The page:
Has Your Cholesterol Skyrocketed on a Ketogenic Diet? Read This!

Has your cholesterol skyrocketed on a low carb or ketogenic diet?

Or did it start out already high, and hasn’t come down like you thought it would after cutting carbs for a while?

Is your doctor on your case to “do something” about it?  Are they pushing you to take cholesterol-lowering medication and stop that crazy high-fat diet you’ve been following?  

Or maybe your doctor’s actually pretty easygoing about it, but you are alarmed by the big jump in your cholesterol since you started low carb.  Maybe you’re wondering if all that butter, cheese, bacon, and red meat isn’t quite such a good idea after all...

People who adopt carbohydrate-restricted diets have widely varying effects on their lipid profile.  Generally speaking, triglycerides go down and HDL goes up.  This is practically a given.  Happens like clockwork.  Totally predictable.  If you were the betting kind, you could put money on it and have a virtually guaranteed return.  And this is a good thing.  More and more evidence is emerging that regardless of your total cholesterol or LDL, the triglyceride-to-HDL ratio is a strong predictor of cardiovascular risk.  

According to Drs. Phinney and Volek in their book, The Art and Science of Low Carbohydrate Living:

“The triglyceride/HDL ratio provides a broader assessment of risk, and its relationship with insulin resistance makes it far superior to LDL-C.  And how best to improve your triglyceride/HDL ratio?  The striking reductions in plasma triglycerides and consistent increases in HDL-C in response to low carbohydrate diets are unparalleled by any other lifestyle intervention, or even drug treatment, and therefore represents the most powerful method to improve this ratio.”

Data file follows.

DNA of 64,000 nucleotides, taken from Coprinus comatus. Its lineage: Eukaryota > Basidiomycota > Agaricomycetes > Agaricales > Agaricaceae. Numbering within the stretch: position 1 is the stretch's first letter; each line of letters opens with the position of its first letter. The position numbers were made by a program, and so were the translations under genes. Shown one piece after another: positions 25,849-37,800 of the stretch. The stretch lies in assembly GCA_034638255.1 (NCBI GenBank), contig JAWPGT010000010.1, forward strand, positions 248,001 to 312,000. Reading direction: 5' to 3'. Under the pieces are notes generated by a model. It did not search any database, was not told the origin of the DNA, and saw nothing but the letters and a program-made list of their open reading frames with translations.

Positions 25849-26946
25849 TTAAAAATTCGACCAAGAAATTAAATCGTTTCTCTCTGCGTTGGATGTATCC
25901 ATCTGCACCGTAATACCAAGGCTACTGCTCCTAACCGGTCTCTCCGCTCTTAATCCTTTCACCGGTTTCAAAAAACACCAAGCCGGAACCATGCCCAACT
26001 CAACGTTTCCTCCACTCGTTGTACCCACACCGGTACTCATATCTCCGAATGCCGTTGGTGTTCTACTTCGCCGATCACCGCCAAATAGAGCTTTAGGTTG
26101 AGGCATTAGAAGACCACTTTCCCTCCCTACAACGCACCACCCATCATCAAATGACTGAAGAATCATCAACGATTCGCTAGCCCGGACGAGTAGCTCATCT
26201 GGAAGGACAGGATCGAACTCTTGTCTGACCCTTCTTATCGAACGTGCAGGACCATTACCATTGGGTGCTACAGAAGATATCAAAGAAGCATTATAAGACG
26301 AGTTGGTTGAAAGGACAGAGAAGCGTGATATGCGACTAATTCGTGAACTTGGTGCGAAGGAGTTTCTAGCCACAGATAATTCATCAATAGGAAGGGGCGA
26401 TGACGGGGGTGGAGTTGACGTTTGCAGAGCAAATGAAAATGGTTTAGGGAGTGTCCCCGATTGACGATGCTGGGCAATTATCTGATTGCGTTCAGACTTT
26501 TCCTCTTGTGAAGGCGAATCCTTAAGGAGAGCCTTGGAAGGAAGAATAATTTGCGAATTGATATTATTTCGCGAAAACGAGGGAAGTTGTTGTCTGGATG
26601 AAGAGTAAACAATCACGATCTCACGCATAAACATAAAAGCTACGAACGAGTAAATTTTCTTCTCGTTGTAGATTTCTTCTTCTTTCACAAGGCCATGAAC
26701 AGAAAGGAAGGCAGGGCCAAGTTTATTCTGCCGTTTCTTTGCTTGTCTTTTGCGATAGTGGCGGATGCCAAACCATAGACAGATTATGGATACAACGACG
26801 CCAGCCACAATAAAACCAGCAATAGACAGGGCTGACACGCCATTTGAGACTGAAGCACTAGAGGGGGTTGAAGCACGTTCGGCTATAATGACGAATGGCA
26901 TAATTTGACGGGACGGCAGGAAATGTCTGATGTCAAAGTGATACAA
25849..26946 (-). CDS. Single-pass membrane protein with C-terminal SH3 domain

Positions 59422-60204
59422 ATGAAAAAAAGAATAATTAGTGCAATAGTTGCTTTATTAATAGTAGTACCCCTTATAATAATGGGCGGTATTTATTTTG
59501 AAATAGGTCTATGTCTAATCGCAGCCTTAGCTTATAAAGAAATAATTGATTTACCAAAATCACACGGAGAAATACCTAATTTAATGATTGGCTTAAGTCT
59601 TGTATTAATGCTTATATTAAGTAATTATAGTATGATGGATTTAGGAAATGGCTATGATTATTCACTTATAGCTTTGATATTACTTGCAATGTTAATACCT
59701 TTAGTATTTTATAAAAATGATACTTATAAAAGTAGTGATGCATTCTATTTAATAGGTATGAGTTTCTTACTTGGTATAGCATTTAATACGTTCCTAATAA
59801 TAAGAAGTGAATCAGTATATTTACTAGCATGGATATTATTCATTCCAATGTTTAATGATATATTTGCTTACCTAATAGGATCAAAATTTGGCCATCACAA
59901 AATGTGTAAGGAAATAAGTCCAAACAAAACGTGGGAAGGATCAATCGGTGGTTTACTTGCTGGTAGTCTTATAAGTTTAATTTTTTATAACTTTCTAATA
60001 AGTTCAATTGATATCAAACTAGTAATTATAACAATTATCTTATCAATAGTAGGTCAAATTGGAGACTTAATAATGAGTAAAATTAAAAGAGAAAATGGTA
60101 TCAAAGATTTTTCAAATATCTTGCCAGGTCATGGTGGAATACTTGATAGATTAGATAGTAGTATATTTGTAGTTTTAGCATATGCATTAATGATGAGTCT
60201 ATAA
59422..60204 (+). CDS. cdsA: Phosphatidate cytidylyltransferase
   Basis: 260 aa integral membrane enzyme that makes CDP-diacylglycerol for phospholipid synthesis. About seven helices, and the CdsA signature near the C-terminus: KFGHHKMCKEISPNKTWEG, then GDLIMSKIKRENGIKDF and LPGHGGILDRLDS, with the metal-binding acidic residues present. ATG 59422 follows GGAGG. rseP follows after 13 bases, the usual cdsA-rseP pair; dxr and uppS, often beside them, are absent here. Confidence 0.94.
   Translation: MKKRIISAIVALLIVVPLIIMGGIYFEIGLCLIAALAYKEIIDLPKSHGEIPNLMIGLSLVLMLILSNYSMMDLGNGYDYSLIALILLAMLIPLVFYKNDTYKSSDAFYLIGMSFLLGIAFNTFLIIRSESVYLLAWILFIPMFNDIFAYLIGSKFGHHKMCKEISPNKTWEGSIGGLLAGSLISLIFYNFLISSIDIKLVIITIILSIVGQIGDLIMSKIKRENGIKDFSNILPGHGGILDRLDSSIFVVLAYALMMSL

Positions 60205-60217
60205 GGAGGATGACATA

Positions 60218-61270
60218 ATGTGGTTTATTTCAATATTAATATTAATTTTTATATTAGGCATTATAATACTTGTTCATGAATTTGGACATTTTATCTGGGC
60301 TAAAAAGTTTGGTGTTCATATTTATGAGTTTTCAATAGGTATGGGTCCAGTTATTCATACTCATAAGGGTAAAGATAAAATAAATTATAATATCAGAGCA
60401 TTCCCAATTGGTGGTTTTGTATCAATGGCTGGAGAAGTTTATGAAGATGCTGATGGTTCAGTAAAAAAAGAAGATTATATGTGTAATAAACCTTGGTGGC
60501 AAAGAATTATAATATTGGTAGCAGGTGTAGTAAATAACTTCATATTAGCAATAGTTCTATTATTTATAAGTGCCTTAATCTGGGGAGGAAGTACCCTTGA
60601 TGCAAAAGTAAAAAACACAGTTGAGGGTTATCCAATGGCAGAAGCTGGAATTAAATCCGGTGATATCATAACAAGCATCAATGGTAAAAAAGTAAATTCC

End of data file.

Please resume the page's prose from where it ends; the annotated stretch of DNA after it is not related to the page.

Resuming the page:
LDL is a different story.  In some people, LDL goes down, but in others, it goes up.  Something that happens on a low carb diet often, but not always, is a shift from LDL particles that are “small and dense” to LDL particles that are “large and fluffy.”  Even when the total LDL goes up, the pattern of the particle makeup shifts.  It’s believed—but has not been proven conclusively—that the latter pattern, called “pattern A,” is less atherogenic.  That is, when your LDL particles are predominantly the large, fluffy type, they’re less likely to “clog your arteries” (*groan*) and cause a heart attack, stroke, or other cardio/cerebrovascular disease than when your particles are predominantly small & dense, called “pattern B.”  So, on balance, even if LDL goes up on a low carb diet, it’s believed that the shift from pattern B to pattern A is a beneficial change and represents an improvement in your cardiovascular health.

But what if your total cholesterol or LDL absolutely skyrockets?  Does your particle pattern even matter then?  If your total cholesterol is 300, 400, 500, or higher, and your LDL is 200 or higher, surely—surely—all that cholesterol has to be clogging your arteries, right?  Surely your very next slice of bacon could have you staring down the barrel of cardiac arrest, right?  I mean, even if your triglycerides are low and your HDL is high, and your glucose and insulin are low, all your inflammatory markers are low, you’ve lost 60 pounds, your energy levels are through the roof, and your doctor has stopped your GERD medication, your beta-blocker, and your insulin injections, there’s no way your cholesterol could be that high and not cause trouble.


Not so fast.

May 31, 2018

Ketogenic Diets for Migraines

Do you or someone you know suffer from migraines?

If so, then you know these debilitating attacks are far more than mere headaches. In addition to severe, throbbing pain, migraines often also involve visual disturbances, nausea, vomiting, dizziness, extreme sensitivity to sound, light, touch and smell, and tingling or numbness in the extremities or face.

As many as 25% of migraine sufferers experience a visual phenomenon called an aura. Attacks typically last between 4 and 72 hours and in 15-20% of cases, the head pain is preceded by the other neurological symptoms.